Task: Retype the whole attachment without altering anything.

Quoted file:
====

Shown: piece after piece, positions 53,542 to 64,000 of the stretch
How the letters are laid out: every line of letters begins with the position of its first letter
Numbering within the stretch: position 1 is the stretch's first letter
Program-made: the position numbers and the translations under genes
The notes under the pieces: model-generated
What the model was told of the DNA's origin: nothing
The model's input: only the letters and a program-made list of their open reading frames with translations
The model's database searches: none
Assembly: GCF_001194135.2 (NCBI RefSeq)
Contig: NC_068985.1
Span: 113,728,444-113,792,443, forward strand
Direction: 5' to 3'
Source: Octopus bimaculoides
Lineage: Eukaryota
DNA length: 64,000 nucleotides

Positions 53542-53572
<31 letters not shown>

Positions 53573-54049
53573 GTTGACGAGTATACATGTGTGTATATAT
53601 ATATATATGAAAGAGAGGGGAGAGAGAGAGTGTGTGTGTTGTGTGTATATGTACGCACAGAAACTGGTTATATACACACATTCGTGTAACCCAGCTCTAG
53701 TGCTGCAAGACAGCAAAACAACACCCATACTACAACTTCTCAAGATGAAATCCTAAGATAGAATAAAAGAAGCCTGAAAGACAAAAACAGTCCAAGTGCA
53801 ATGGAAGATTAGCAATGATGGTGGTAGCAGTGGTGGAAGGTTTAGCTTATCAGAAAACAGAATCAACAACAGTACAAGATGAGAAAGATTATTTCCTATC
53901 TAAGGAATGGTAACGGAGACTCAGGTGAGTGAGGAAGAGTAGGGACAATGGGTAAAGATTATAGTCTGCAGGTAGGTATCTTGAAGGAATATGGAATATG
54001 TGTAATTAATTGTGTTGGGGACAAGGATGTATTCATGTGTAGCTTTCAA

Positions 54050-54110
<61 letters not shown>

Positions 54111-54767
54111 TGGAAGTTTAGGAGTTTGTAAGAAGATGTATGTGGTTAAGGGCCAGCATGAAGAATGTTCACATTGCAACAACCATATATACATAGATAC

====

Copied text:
Shown: piece after piece, positions 53,542 to 64,000 of the stretch
How the letters are laid out: every line of letters begins with the position of its first letter
Numbering within the stretch: position 1 is the stretch's first letter
Program-made: the position numbers and the translations under genes
The notes under the pieces: model-generated
What the model was told of the DNA's origin: nothing
The model's input: only the letters and a program-made list of their open reading frames with translations
The model's database searches: none
Assembly: GCF_001194135.2 (NCBI RefSeq)
Contig: NC_068985.1
Span: 113,728,444-113,792,443, forward strand
Direction: 5' to 3'
Source: Octopus bimaculoides
Lineage: Eukaryota
DNA length: 64,000 nucleotides

Positions 53542-53572
<31 letters not shown>

Positions 53573-54049
53573 GTTGACGAGTATACATGTGTGTATATAT
53601 ATATATATGAAAGAGAGGGGAGAGAGAGAGTGTGTGTGTTGTGTGTATATGTACGCACAGAAACTGGTTATATACACACATTCGTGTAACCCAGCTCTAG
53701 TGCTGCAAGACAGCAAAACAACACCCATACTACAACTTCTCAAGATGAAATCCTAAGATAGAATAAAAGAAGCCTGAAAGACAAAAACAGTCCAAGTGCA
53801 ATGGAAGATTAGCAATGATGGTGGTAGCAGTGGTGGAAGGTTTAGCTTATCAGAAAACAGAATCAACAACAGTACAAGATGAGAAAGATTATTTCCTATC
53901 TAAGGAATGGTAACGGAGACTCAGGTGAGTGAGGAAGAGTAGGGACAATGGGTAAAGATTATAGTCTGCAGGTAGGTATCTTGAAGGAATATGGAATATG
54001 TGTAATTAATTGTGTTGGGGACAAGGATGTATTCATGTGTAGCTTTCAA

Positions 54050-54110
<61 letters not shown>

Positions 54111-54767
54111 TGGAAGTTTAGGAGTTTGTAAGAAGATGTATGTGGTTAAGGGCCAGCATGAAGAATGTTCACATTGCAACAACCATATATACATAGATAC